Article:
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Mk-Vik-Brooch-art - 12/7/08


"Making a Simple Viking Ring Brooch" by HL HRothgar Thorsson.


NOTE: See also the files: jwlry-soldrng-art, jewelry-msg, brooches-lnks, Sharpng-Tools-art, Non-Ferrous-bib, metal-sources-msg, metals-msg, polishing-msg.





This article was submitted to me by the author for inclusion in this set of files, called Stefan's Florilegium.


These files are available on the Internet at: http://www.florilegium.org


Copyright to the contents of this file remains with the author or translator.


While the author will likely give permission for this work to be reprinted in SCA type publications, please check with the author first or check for any permissions granted at the end of this file.


Thank you,

Mark S. Harris...AKA:..Stefan li Rous

stefan at florilegium.org



Making a Simple Viking Ring Brooch

by HL HRothgar Thorsson


            Points to ponder. Ring Brooches, or popularly called Pennanular Brooches, were worn predominantly by men. A man would fasten his cloak with this brooch at the shoulder. In early-Medieval Scandinavian society, the length of the pin and the ring's decoration, as well as the value of the metal, all made a statement about the wealth and standing of the man who owned it.

            In this project, you will be shown how to shape and forge a simple and functional brooch that will look good fastening any Viking's cloak. The ring of the brooch will be approximately 4" in diameter. For smaller brooches, multiply the outer diameter you want for the ring by 3.14 to determine the length of rod you will need.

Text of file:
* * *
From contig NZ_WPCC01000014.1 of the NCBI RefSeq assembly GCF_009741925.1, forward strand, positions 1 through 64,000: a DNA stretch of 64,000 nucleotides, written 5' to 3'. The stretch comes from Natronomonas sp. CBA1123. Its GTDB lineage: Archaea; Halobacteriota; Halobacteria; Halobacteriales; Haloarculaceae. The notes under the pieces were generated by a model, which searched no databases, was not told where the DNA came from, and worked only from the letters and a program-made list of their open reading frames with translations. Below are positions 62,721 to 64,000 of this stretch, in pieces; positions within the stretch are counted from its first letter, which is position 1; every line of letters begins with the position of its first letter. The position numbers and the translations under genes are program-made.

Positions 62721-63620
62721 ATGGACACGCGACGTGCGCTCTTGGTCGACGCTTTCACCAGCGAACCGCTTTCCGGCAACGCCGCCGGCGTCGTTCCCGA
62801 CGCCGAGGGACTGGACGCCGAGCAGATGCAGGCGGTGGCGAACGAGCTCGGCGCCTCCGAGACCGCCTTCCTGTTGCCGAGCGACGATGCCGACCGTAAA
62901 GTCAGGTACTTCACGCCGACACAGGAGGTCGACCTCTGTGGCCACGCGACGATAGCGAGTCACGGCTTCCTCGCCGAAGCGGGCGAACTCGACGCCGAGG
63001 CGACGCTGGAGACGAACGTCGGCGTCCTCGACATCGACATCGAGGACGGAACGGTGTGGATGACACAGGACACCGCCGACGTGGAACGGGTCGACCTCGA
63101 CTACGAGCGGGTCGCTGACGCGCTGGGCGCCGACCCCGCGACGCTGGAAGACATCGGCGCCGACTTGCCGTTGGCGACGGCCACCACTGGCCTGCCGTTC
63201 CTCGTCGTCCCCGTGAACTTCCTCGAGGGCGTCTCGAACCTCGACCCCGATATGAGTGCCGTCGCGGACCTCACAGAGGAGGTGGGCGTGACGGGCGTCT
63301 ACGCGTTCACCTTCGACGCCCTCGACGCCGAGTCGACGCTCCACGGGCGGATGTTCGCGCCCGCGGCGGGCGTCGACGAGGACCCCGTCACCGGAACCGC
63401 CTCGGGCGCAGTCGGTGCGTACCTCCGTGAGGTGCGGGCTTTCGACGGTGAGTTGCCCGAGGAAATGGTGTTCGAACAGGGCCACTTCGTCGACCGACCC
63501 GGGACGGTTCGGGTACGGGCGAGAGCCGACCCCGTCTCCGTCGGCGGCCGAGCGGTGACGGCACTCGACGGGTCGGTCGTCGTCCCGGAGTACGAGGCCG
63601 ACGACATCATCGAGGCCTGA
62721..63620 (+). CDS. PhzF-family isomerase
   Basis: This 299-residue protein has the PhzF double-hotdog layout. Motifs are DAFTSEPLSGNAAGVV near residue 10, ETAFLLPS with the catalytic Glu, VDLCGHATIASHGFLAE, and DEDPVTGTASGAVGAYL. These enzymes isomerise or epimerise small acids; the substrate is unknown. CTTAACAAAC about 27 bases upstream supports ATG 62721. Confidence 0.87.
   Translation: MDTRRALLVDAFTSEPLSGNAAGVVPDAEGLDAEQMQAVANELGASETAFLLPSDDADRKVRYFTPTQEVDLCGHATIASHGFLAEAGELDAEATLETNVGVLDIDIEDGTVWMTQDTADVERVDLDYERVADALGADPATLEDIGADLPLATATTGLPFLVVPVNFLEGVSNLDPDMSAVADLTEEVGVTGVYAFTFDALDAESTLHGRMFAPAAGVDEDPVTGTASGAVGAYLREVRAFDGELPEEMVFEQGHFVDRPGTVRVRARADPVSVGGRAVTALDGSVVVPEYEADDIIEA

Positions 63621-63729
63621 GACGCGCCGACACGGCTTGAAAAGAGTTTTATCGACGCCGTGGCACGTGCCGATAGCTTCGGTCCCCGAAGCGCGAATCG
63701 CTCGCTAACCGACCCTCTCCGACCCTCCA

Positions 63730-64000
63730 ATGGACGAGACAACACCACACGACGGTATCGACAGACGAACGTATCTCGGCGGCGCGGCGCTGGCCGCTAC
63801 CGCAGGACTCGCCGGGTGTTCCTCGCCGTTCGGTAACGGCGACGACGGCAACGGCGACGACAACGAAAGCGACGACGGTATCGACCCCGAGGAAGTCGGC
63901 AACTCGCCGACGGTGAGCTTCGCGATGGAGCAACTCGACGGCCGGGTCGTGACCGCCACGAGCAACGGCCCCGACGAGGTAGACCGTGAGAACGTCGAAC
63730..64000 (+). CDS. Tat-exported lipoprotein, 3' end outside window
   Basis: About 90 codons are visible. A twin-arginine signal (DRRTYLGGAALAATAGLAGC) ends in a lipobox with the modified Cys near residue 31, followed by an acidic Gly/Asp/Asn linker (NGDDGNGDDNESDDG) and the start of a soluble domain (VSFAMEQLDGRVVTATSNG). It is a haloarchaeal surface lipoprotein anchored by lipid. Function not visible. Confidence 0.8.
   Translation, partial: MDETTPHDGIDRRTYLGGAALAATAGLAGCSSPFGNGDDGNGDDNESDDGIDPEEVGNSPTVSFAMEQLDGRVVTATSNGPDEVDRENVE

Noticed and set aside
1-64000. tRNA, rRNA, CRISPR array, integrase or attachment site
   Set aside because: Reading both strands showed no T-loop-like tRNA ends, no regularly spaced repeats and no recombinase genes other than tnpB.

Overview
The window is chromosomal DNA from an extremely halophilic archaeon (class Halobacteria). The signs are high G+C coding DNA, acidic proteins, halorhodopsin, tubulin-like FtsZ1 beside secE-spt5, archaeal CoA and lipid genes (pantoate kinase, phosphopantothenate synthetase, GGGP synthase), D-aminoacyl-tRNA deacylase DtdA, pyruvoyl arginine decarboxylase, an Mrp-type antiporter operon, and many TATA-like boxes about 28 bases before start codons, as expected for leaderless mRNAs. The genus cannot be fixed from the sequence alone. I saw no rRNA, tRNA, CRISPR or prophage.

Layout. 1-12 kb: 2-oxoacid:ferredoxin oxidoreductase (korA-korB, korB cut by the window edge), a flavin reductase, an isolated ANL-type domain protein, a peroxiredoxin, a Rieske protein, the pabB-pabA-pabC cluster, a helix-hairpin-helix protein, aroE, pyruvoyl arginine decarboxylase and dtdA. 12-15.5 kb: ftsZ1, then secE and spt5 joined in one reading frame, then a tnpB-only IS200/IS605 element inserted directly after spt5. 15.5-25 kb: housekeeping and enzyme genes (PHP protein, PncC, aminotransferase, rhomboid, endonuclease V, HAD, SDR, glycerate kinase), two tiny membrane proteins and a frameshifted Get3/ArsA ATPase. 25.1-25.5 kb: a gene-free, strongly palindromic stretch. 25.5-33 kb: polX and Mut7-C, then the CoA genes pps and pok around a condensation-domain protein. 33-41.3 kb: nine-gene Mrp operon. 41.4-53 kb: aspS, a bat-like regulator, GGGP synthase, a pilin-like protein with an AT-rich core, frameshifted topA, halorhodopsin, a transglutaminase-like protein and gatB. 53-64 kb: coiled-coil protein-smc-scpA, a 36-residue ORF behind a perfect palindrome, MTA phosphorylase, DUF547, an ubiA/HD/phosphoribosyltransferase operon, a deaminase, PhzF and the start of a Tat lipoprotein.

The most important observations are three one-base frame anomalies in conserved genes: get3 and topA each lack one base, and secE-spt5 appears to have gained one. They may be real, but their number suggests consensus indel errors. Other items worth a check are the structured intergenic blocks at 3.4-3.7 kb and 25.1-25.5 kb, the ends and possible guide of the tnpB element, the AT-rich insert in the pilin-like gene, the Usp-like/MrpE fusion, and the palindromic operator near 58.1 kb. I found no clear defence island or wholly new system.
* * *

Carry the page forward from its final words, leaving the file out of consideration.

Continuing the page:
We'll need the following materials:


2 12" solid brass rods, 1/8" diameter (available at hobby and hardware stores)

1 pint of white vinegar (available everywhere)


            And we'll need the following equipment:


heavy wire cutters (able to cut the brass rod)

1-2 pound  hammer (for forging the brass rod)


pair of standard pliers

propane torch with tank

a lighter or striker

fine tooth steel file

coarse steel wool

heavy leather gloves or welding gloves


            Phase 1 - The Ring  


            The first phase will be bending one of the rods into a circle to form the brooch's ring, then shaping the ends of the ring so they will hold the pin securely.


            Most commercially available hobby-type brass will be too hard to work at first. During their manufacture, the rods were very likely work-hardened; most metals will go from soft and pliable to hard, brittle and difficult to work when they are being formed and shaped. We will have to start by annealing, or softening, the metal. Heating the rod will leave the metal soft and easy to bend.


            While wearing the welding or leather gloves, hold the rod firmly in the jaws of the standard pliers. Strike or light the propane torch, turning the gas control until you have a strong flame. Point the flame and draw it along the length of the rod in a back-and-forth motion. Soon the rod will be hot enough to glow. This is enough to soften it. Lay the rod down on a heat-resistant surface and allow it to cool to room temperature.


            After the rod cools, gently bend the rod into a circle. The metal should be soft enough to bend with relatively little effort. You can use a solid round form to help in this step. When the rod has formed a circle, use the pliers to bend the ends to match the rest of the ring.


            The next step involves forging, or hammering, the ends of the ring. Place the ring flat against the anvil. Strike the ends of the ring a few times firmly, until you have a feel for the action. Continue hammering each side evenly until they take on the appearance of the diagram below.